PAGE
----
New York, September 11, 2001.
It was journalistic instinct that pulled Richard Drew to the Twin Towers when everyone else was running away. The veteran photographer did what he always did – take pictures. And from the scores of photographs he took that day came the iconic image that would become known as The Falling Man.
It’s a disturbing image that is seldom published. I know of it because of an article I came across in Esquire Magazine by Tom Junod. Journalism at its best, even when capturing the most horrific scene you would never want to imagine.
The photograph is an anomaly, one frame of many in a sequence that shows the true horror suffered by dozens of victims forced to choose how they were to die on that sunny September morning. The person in this particular photograph appears calm, accepting his fate. An anomaly of a single click of the shutter.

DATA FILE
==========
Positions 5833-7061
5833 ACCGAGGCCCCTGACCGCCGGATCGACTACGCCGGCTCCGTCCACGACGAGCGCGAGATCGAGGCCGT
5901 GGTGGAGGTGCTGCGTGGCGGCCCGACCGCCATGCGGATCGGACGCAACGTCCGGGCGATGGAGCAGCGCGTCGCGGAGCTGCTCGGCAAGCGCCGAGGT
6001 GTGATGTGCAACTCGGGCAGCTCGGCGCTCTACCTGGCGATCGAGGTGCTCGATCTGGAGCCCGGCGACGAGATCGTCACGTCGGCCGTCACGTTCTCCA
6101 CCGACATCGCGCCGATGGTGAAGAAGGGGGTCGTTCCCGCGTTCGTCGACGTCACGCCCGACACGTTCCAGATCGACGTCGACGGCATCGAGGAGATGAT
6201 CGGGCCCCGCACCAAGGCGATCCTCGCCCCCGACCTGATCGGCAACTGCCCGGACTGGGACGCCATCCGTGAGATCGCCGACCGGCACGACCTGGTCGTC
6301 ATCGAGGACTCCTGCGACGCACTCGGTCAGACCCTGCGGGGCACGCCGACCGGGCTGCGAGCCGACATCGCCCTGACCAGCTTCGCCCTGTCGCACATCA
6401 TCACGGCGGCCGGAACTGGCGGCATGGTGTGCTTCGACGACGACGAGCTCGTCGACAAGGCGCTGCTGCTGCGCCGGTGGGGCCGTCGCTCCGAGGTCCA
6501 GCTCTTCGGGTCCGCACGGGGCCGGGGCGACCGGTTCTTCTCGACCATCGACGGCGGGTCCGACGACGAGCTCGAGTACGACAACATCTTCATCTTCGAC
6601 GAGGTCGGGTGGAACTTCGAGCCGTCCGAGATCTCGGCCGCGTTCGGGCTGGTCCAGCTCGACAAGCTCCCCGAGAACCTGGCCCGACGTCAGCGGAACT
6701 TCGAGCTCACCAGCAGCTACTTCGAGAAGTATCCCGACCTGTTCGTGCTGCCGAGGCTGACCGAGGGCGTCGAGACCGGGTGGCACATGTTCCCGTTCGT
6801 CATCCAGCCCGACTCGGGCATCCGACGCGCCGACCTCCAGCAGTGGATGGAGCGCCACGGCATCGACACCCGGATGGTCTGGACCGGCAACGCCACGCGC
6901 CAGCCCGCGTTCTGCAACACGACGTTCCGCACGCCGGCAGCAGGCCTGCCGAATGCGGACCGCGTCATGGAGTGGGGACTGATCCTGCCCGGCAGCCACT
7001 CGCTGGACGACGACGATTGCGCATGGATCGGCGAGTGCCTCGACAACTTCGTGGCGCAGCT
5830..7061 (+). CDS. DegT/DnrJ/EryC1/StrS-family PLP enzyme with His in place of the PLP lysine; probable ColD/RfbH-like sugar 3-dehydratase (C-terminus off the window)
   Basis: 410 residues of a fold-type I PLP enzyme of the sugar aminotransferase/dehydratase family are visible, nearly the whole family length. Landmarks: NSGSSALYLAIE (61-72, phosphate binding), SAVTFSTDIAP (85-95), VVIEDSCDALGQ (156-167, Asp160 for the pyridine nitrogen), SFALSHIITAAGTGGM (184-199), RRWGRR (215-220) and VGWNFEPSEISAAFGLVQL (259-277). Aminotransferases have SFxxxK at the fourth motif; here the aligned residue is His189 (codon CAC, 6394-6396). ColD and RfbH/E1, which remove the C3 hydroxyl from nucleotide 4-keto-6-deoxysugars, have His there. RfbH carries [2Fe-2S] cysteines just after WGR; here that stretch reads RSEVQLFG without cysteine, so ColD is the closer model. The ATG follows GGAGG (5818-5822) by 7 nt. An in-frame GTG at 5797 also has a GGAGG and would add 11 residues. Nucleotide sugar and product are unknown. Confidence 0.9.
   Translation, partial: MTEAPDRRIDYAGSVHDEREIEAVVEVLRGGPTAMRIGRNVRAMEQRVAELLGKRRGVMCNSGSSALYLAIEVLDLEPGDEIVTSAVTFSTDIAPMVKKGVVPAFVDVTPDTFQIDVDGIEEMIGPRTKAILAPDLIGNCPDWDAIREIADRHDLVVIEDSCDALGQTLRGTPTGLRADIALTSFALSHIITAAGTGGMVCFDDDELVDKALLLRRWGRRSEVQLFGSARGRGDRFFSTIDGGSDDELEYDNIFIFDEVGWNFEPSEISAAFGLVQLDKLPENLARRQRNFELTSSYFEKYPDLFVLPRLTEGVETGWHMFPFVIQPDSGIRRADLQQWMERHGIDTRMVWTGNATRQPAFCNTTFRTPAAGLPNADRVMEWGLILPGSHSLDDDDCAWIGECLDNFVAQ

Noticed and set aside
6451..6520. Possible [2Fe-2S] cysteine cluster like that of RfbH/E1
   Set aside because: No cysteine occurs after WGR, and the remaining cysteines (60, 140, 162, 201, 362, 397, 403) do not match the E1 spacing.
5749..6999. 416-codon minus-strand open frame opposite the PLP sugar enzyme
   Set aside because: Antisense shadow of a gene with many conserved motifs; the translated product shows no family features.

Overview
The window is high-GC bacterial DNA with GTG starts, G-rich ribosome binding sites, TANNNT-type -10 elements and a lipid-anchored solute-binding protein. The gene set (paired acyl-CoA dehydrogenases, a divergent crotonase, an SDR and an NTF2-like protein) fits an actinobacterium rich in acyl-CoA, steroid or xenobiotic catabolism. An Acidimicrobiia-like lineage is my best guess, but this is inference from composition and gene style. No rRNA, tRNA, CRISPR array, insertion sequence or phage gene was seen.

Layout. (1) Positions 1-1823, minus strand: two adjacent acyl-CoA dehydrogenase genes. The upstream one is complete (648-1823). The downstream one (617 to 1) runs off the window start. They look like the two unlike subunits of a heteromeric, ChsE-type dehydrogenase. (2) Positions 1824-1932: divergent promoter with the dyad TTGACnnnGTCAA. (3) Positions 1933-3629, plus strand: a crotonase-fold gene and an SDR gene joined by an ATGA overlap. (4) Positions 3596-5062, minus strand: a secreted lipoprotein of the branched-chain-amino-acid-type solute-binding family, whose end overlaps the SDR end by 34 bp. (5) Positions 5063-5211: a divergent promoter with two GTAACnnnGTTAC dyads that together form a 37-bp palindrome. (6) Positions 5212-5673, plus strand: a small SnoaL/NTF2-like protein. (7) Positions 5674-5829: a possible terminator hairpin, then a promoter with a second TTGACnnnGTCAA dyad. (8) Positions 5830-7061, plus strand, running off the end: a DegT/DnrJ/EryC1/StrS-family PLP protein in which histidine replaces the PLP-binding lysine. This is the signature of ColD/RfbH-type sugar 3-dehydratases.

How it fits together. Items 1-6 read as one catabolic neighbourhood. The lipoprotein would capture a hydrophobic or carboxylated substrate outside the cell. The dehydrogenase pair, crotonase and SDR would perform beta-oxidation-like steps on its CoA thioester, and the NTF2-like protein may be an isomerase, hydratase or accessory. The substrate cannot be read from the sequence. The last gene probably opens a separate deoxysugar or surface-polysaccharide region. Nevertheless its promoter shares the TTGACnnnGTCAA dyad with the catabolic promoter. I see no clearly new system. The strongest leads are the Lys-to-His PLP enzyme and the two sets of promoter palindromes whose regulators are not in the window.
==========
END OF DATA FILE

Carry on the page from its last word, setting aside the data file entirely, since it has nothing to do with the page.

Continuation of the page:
The photograph is also an accident in symmetry. The Falling Man is vertical, in line with the architectural lines of the Towers. To his left, the North Tower, to his right, the South Tower.
It’s a controversial image, the discussion of which can quickly devolve into a bitter geopolitical debate. Some think the photograph should never be published. I understand that. Some will say that Tom Junod’s article doesn’t tell the whole story. Of course it doesn’t. How you feel about the photograph, how you feel about the story, is your business.
But you will feel something. You will feel something very strongly.
It’s the power of photographs. It’s the power of words.